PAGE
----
Innovation was in rich supply today at one of Ireland’s great maritime commercial hubs, Foynes, as schools presented ground-breaking concepts for sustainable energy sources of the future at the biennial Shannon Foynes Port Company (SFPC) ‘Compass’ TY competition. Laurel Hill Secondary School walked away with the honours thanks to their ‘Working Waves’ presentation based on generating energy from ships on the move through a pressure pad system that feeds into an electricity generator and battery in the hull.
    But, as judges highlighted, the competition was the most tightly marked, the most competitive and delivered the highest standards in its six-year history. The Limerick city school, who were presented with their award by Minister of State at the Department of Finance Patrick O’Donovan, was one of five finalists who presented in front of 300 people at the Foynes Flying Boat & Maritime Museum today. They walked away with the top prize of the perpetual trophy, a €2,000 cheque for their school and iPads & COMPASS gold medals for each of the team members. All runners up received a COMPASS silver medal and a sailing day on the Shannon Estuary sponsored by the Foynes Yacht Club Sailing Academy. The four other finalists were outgoing champions, Salesian College Pallaskenry, with their concept for harvesting seaweed for biomass production; Coláiste Mhuire Askeaton, who proposed transforming Foynes Island, just 100m or so from the pier at Foynes. into a major wind energy farm; John the Baptist Community College, Hospital with a project called ‘Wishy Washy’ based on a Tidal Turbine Power generating plant on the Clare estuary shoreline; and Causeway Comprehensive School, Co. Kerry with their proposal for a tidal turbine station to power the proposed Shannon LNG gas plant at Ballylongford. Said Laurel Hill team leader Aoife Marie Costello: “We’re just delighted. We put so much work into this, since last September – during class, after school and we’re so happy with ourselves. We were jumping for joy when we won and then it dawned on me really and I started to cry. None of us have ever won anything like this before. It’s a great feeling.” This year’s Compass TY competition was based on the theme ‘Transforming the Waves of the Shannon Estuary – Developing Alternative Energy Opportunities’ and the students responded with what special guest John Kiely, manager of All-Ireland senior hurling champions Limerick described as “brilliant ideas and brilliant teamwork.”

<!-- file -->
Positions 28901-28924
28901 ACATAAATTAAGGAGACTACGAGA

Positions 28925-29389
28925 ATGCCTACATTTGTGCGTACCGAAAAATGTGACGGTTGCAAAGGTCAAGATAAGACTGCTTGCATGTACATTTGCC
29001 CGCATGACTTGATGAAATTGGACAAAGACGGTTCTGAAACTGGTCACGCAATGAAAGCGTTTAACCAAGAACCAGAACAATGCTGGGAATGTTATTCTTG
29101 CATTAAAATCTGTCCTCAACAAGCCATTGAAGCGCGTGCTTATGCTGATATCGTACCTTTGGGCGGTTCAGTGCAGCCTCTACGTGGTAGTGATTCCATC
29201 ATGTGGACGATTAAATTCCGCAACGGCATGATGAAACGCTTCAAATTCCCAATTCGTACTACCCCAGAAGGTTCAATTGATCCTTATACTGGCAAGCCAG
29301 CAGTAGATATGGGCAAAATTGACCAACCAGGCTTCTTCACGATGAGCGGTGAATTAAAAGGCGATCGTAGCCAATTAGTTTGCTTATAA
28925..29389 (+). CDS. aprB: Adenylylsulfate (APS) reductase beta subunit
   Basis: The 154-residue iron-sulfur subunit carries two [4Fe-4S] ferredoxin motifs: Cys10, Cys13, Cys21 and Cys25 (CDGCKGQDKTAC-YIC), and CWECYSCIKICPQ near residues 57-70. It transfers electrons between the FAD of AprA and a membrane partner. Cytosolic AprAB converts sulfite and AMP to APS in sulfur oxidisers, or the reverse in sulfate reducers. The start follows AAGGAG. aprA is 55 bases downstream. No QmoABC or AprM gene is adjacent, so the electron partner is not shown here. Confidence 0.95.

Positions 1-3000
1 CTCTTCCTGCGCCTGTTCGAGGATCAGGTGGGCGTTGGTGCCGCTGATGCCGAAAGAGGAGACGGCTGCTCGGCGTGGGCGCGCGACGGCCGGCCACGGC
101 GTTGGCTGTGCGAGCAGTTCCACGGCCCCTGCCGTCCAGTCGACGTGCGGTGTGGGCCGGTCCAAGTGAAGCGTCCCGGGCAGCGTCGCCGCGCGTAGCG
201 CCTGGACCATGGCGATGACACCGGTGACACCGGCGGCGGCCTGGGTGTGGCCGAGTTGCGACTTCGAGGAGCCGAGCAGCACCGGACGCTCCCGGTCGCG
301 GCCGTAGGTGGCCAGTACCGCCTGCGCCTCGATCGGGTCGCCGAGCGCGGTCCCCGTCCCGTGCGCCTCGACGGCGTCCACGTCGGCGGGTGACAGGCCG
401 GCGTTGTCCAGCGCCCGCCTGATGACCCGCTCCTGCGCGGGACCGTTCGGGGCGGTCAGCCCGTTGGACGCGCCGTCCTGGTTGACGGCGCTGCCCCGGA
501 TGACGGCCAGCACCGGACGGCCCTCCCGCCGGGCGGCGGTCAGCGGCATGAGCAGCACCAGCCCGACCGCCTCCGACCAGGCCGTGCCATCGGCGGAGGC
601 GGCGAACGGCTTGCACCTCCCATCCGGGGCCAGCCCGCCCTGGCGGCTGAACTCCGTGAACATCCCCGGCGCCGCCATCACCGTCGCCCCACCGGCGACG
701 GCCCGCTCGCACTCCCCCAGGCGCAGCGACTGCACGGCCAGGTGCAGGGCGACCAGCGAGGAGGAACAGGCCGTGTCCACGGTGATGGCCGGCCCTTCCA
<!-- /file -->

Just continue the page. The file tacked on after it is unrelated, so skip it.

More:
• RTE Nationwide visit Shannon Foynes Port Company
    Mary Kennedy visits our CEO Pat Keating at Shannon Foynes Port Company in May 2019




economic imPact of all sfpc